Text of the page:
By Marian Wilkinson, David Marr and Joseph Kerr
October 15, 2005
Supporting the insurgency in Iraq, Afghanistan or any country where Australian troops are deployed could carry a penalty of seven years’ jail under the Prime Minister’s new terrorism laws.
The changes also allow for control orders of unlimited duration, secret preventive detention, the monitoring of lawyers, and life imprisonment for funding terrorist organisations.
The draft legislation, disclosed by by Greens yesterday, details the far-reaching security regime proposed by John Howard for “very dangerous and difficult and threatening circumstances” in the wake of the London bombings.
New sedition offences will put big constraints on anti-war protests, familiar since the Vietnam era, and come down hard on those advocating violence against any religious, national or political group.
Those charged with sedition can argue they were acting “in good faith” but it is unclear how the courts will interpret this.
The bill sets out new federal police powers to detain terrorist suspects for up to 24 hours, and up to 48 hours with the approval of a judge or magistrate. Suspects will get access to a lawyer to challenge the detention order in a court or complain of maltreatment.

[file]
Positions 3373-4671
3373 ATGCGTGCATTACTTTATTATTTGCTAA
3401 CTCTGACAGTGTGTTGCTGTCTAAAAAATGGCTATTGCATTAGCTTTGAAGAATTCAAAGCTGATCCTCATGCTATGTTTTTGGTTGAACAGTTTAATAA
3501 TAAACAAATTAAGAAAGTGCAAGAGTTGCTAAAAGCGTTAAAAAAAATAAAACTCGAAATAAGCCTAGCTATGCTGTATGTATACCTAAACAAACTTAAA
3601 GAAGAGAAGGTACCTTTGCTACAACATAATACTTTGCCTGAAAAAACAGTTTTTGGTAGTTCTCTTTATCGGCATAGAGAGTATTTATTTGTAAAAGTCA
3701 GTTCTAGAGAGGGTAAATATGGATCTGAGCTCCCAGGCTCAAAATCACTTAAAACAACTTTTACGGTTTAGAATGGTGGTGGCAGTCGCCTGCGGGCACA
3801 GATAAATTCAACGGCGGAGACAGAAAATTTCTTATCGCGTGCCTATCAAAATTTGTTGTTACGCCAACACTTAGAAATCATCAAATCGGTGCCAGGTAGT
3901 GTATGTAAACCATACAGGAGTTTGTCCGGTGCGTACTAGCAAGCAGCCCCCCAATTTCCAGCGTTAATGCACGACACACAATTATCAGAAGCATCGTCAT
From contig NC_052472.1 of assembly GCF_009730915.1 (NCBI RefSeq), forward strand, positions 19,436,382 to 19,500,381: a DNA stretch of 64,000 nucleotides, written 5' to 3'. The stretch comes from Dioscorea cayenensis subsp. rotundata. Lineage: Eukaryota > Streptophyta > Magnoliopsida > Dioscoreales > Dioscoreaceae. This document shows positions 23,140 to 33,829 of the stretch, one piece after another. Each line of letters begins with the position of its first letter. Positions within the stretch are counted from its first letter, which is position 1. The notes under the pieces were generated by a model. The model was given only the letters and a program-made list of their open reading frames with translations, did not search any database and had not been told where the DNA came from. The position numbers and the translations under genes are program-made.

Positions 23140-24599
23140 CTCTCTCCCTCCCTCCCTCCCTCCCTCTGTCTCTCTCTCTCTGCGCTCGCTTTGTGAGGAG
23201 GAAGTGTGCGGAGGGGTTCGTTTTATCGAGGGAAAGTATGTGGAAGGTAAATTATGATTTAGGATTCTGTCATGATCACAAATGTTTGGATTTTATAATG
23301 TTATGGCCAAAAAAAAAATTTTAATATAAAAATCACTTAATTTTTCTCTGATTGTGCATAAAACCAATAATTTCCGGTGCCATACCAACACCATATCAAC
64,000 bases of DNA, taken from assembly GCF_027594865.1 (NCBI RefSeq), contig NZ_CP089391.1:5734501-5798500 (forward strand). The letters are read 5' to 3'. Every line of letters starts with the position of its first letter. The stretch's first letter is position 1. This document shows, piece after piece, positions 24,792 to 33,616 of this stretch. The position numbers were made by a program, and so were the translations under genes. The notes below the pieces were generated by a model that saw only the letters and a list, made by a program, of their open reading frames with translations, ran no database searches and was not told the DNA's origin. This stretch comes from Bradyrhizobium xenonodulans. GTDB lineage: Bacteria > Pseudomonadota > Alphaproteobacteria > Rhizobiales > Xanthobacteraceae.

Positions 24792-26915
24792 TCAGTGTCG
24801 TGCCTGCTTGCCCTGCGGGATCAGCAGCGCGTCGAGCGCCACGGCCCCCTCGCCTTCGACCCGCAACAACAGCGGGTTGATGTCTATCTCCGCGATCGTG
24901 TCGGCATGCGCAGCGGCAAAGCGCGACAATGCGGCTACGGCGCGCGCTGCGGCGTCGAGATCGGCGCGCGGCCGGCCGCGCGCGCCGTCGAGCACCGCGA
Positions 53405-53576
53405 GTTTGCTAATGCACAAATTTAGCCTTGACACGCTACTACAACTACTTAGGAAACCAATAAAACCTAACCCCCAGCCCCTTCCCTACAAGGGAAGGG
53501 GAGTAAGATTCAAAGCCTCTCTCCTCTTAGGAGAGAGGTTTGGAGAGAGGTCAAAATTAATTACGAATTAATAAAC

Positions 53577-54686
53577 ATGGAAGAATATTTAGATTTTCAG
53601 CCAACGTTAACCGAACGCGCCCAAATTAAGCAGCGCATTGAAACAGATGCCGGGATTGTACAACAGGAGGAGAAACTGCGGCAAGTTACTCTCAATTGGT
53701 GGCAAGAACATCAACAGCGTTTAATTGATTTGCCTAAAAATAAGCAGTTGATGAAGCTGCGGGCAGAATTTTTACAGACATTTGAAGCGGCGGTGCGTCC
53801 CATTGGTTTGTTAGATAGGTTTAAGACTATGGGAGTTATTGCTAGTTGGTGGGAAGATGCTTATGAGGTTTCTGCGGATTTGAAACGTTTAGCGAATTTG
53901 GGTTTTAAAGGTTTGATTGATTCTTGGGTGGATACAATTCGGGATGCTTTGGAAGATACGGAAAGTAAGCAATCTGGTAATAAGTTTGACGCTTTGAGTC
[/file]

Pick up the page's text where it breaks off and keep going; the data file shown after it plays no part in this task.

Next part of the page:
Last month the states agreed to allow extensions of up to 14 days for detentions when a terrorist act is believed imminent. The suspect must then be released if no terrorist act occurs.
Detentions are secret but suspects are allowed to contact a family member or employers to say they are safe but, “not able to be contacted for the time being”. If they disclose the detention they can be jailed for up to five years.
Under the bill, the Government can apply to a court for control orders on terrorist suspects who have not been charged. These orders include house arrest, preventing them using the telephone or internet and restricting their social contacts and work opportunities. Suspects can also be fitted with tracking devices.
The suspect’s lawyer can be shown the control order but not necessarily the evidence or reasons behind it.
The orders can last up to 12 months and can then be renewed any number of times.
Persons under control orders may be given “counselling or education” if they agree.
The bill does limit to three months control orders on those aged between 16 and 18.
Also contained in the legislation are wide-ranging search powers that will compel the production of any documents relating to “any serious offence”, regardless of any laws protecting privacy or legal privilege.,
The new laws are to be debated this month, after the Labor premiers agreed to their broad outline at the recent terrorism summit in Canberra.
The proposed laws have been strongly criticised by human rights lawyers and some Muslim leaders, who have described them as draconian.
The premiers and Mr Howard insist the new laws contain sufficient safeguards to ensure they are not abused. SourceÂ